Servants of Christ Jesus of the Catholic Faith

Apostolic See of St. John

             His Eminence Archbishop-Primate +John Paul Hozvicka SCJ, D.D.

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Canon Laws

 

     Canon laws are man-made laws set up as guidelines on how to govern the action and operation of the Church, the priesthood and membership in the Church. The early Church Fathers established the canon laws of the first seven ecumenical councils to refute the heresy that was being taught as doctrine outside of the Orthodox faith; resulting in the creation of the Nicene Creed as the true Church statement of faith.

 

The canons of the Church are distinguished first between those of a dogmatic or doctrinal nature and those of a practical, ethical, or structural nature. They are then further distinguished between those which may be changed and altered to up date to meet the times and those which are unchangeable and may not be altered under any conditions.

 

Unchanging Canons


The dogmatic canons are those that the early Church council defines as being an article of the Christian faith:


Example: the two natures of Christ (divine and human).


As the Church grows over the centuries such canons may develop new and different words as the old language changes to the modern, today, language, particularly as the Church Tradition grows and moves through time, their essential meaning remains eternal and unchanging.


Those canons of a moral value and ethical nature also belong to those which cannot be changed. These are the moral teachings of the Church and these canons whose meaning is absolute and eternal and whose violation can in no way be justified, cannot be changed.


Example: The canons which forbid the sale of Church sacraments are of this kind.


Changing or updating Canons


     The problem we run into with canon laws is that after a century or two the need for them may have changed and they may need to be removed. They may need to be updated to reflect the changes in the Church in our society and in our way of thinking and understanding (mentality). The laws of God can never be changed but manmade canon laws that are written to govern the operation of the Church, its clergy as a discipline can and should always be updated to reflect the signs of the times.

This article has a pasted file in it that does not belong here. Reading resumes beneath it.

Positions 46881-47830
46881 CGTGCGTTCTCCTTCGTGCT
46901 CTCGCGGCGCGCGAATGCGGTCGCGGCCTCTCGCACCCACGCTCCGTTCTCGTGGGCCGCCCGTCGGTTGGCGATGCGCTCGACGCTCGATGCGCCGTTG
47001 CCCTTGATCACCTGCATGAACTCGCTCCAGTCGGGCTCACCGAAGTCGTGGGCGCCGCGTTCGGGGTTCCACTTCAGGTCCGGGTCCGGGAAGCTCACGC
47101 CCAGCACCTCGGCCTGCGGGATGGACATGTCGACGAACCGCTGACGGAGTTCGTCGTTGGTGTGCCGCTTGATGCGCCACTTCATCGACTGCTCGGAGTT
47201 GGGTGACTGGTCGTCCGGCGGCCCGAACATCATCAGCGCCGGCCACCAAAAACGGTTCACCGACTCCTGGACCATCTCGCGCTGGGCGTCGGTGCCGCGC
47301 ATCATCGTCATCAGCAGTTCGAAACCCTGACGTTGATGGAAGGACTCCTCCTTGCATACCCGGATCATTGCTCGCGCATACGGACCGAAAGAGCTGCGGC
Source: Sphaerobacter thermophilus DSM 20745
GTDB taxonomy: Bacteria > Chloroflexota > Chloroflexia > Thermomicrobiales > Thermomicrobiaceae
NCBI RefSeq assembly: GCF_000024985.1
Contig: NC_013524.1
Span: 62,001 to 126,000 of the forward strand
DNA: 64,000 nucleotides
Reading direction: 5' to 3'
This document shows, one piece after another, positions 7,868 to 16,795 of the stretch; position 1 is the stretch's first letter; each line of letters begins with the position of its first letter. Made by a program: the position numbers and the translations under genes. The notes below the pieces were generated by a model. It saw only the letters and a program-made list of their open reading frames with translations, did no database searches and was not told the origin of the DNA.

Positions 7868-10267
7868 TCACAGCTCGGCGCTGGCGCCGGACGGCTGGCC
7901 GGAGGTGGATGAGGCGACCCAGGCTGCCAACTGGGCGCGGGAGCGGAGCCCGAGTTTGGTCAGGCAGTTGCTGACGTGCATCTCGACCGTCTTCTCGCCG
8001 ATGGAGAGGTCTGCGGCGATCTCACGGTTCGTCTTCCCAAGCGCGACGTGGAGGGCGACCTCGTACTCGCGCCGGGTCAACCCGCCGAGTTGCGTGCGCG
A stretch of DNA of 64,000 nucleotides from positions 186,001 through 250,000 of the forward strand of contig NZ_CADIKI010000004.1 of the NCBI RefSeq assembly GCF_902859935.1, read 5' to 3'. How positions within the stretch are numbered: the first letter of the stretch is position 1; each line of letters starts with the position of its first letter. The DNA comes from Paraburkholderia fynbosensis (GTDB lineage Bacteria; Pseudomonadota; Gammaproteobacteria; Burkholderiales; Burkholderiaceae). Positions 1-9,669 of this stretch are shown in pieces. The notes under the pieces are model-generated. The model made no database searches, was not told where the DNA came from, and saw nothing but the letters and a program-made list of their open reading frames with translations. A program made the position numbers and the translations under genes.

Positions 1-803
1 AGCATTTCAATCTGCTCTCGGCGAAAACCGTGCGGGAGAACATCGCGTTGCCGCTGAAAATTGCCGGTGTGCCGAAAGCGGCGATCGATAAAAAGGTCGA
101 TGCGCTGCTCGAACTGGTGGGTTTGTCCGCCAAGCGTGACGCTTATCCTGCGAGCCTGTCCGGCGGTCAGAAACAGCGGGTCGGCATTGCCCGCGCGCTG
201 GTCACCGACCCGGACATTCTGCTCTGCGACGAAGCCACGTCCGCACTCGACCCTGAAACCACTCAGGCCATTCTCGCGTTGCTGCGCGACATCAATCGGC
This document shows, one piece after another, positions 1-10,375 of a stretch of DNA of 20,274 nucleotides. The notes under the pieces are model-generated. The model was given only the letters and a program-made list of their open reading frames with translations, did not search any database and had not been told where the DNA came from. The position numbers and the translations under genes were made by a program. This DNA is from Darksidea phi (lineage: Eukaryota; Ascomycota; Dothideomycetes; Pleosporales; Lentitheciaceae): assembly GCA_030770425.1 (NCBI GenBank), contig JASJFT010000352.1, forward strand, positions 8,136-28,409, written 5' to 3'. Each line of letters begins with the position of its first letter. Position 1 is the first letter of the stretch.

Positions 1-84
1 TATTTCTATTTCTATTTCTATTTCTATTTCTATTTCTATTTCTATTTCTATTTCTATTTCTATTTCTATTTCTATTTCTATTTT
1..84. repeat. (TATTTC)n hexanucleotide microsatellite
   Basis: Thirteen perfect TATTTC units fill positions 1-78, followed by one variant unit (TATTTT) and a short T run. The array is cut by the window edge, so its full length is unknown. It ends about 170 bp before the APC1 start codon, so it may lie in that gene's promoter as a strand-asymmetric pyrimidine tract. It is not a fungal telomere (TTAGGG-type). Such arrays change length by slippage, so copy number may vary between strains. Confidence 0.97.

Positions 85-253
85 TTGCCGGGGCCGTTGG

Example #1: the law that talks about the certain age of a person that is required for ordination as deacon, priest and becoming a bishop.

 

Example #2: The canon which requires that the bishops of the Church be unmarried is of the latter or modern type. Yet the Holy Scriptures teach that bishops and priest should be married to one wife (I Timothy 3:2) and canon law number five of the Orthodox rudder says a bishop should not put away his wife for the sake of him becoming more righteous. However, all of the Orthodox today practice forced celibacy for its bishops, only single priest can become bishops, and married priest are excluded; in my opinion this is a very bad mistake in this change because the divine words of the Holy Scriptures supersedes that of canon law when they are in conflict.

 

Canons are inspired

 

    All Moral and Dogmatic Church Doctrine written into Canon laws from the result of a council of bishops are divinely inspirited by the Holy Spirit. Those laws that are changeable laws and not divinely inspired but serve as a rule or guideline in governing the Church, disciplines for the clergy and church members and thereby its authority as canon laws falls under that of the authority of the Holy Scriptures. If there is a conflict between the Holy Scriptures and that of the Church canon laws then the Holy Scripture authority supersedes over canon law; in other words the Holy Scriptures has authority over canon laws.

 

     Since the time of Moses man has learned the value of having laws since man nature is influenced and easily corrupted by sin, the law bring to us equality and equal Justices.  Good laws help govern our lives and keep us from acting incorrectly, unfairly, and caution us from doing evil to others.

 

     In the Church, canon laws are very important and highly respected and carefully obeyed. They insure us from wrong doings within the Church and priesthood. Upon ordination everyone takes an Oath of obedience to the teachings of the Church and to the canon laws of the Church.

 

     However, the Church canon laws should never enslave the members of the Church, and should never impose upon its members any hardships, or benefit any individual person own ambition; but should always be written for the benefit and interest of God Church and nothing else. Canon laws should never be written in a way that will limit the spread of the Gospel and the working of the Holy Spirit. 

 

SCJ

 

The Servants of Christ Jesus of the Catholic Faith Hold to and follow the 81 canon laws of the ancient Church of the First Seven Ecumenical Councils.